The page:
Fiber

Fiber is a type of complex carbohydrate your body can't digest or absorb, so it passes through your digestive tract without adding calories or nutrients to your diet. Eating enough fiber pays big benefits by keeping your system regular and helping protect against heart disease and some cancers. The National Cancer Institute recommends 20 to 35 grams of fiber each day, but most people average only about 11 grams. Fiber is plentiful in whole grains, legumes, vegetables, and fruits. Here are some top choices for boosting your fiber intake.

  Serving Size Fiber (grams)
All-Bran cereal 1/2 cup 10
Spaghetti, whole wheat, cooked 1 cup 6
Bran flakes cereal 3/4 cup 5
Potato, baked with skin 1 medium 5
Figs, dried 2 4
Lentils, cooked 1/2 cup 4
Oatmeal, cooked 3/4 cup 3
Broccoli, cooked 1/2 cup 3
Peas, green 1/2 cup 3
Spinach, cooked 1/2 cup 3
Apple, with skin medium 3
Banana medium 3
Orange 1 medium 3
Strawberries 1 cup 3
Bread, whole wheat 1 slice 2
Brown rice, cooked 1/2 cup 2

There are two types of fiber soluble and insoluble.

  1. Soluble fiber: may help lower blood cholesterol and blood sugar levels and reduce your risk of heart attack.
  2. Insoluble fiber: although not yet proven, insoluble fiber may reduce your risk of heart disease. In addition, it holds onto water, which helps prevent constipation and subsequently reduces your risk of hemorrhoids and Diverticulosis.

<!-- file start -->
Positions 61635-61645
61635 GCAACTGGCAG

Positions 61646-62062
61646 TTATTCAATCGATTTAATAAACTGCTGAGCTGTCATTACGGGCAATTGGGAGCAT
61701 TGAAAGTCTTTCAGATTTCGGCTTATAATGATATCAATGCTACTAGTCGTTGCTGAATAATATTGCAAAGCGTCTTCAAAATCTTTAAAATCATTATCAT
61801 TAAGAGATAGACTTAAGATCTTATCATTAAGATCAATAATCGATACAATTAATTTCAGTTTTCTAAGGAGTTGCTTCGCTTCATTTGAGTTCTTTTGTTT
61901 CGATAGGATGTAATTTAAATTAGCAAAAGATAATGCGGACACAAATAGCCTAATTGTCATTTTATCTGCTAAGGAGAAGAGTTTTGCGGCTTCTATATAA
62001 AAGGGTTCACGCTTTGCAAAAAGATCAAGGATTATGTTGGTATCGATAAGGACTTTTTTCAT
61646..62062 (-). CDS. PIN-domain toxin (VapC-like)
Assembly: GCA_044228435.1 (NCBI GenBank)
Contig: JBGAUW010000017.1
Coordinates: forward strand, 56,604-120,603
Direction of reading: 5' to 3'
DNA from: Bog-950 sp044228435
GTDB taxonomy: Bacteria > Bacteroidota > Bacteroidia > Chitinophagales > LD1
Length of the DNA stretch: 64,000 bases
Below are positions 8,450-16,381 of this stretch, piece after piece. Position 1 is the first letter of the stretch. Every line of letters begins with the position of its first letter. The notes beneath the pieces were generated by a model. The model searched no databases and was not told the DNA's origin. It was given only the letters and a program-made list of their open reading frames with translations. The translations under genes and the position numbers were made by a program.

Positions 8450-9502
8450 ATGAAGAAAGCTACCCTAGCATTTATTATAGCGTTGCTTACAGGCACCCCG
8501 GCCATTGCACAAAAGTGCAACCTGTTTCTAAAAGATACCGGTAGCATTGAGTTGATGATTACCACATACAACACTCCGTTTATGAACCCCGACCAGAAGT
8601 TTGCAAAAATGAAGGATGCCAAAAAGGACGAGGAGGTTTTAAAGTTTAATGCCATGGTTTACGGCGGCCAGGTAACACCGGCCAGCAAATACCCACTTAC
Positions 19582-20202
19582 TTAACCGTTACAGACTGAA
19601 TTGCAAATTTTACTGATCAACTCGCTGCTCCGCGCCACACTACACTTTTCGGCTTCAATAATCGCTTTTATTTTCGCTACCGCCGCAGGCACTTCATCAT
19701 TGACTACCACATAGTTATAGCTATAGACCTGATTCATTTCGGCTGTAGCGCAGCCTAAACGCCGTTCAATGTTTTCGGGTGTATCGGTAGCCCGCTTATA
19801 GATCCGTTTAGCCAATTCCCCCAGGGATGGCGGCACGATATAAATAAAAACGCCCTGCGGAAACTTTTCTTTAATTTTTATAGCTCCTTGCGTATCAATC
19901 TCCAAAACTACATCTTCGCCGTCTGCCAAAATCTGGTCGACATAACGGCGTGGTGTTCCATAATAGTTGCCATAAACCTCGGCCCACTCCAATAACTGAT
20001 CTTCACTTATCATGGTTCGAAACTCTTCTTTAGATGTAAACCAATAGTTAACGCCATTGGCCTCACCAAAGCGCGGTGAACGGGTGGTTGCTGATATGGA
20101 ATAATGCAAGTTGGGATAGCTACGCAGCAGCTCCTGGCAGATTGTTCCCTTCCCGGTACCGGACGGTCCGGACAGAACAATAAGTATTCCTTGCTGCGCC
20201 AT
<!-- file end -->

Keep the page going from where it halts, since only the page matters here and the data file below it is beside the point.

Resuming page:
Foods high in soluble fiber:
    Oat bran, oatmeal, beans, peas, rice bran, barley, citrus fruits, strawberries and apple pulp.

    Foods high in insoluble fiber: Whole-wheat breads, wheat cereals, wheat bran, cabbage, beets, carrots, brussel sprouts, turnips, cauliflower, apple skin. And grains such as rye, rice, and barley;

Many commercial oat bran and wheat bran products (muffins, chips, waffles) actually contain very little bran. They may also be high in sodium, total fat and saturated fat. We recommend reading the labels on all packaged foods. In addition to soluble fibers, which are found naturally in several foods, some manmade foods can lower cholesterol.

For example, Benecol and Take Control are sterol-enriched margarines intended for use by people who have high cholesterol. They work by competing with cholesterol for absorption into the body. Two tablespoons per day can reduce cholesterol by about 14 percent.

When eaten as part of a low-fat diet, fiber can help lower your blood cholesterol. Dietary fiber is the part of a plant that your body can't digest. Most dietary fiber passes through your body unchanged. As it passes through your body, however, fiber affects the way your body digests food and absorbs nutrients. Your stomach accepts almost anything you send its way. However, certain foods that are high in fiber tend to pass more easily and quickly through your digestive tract and can help it function properly.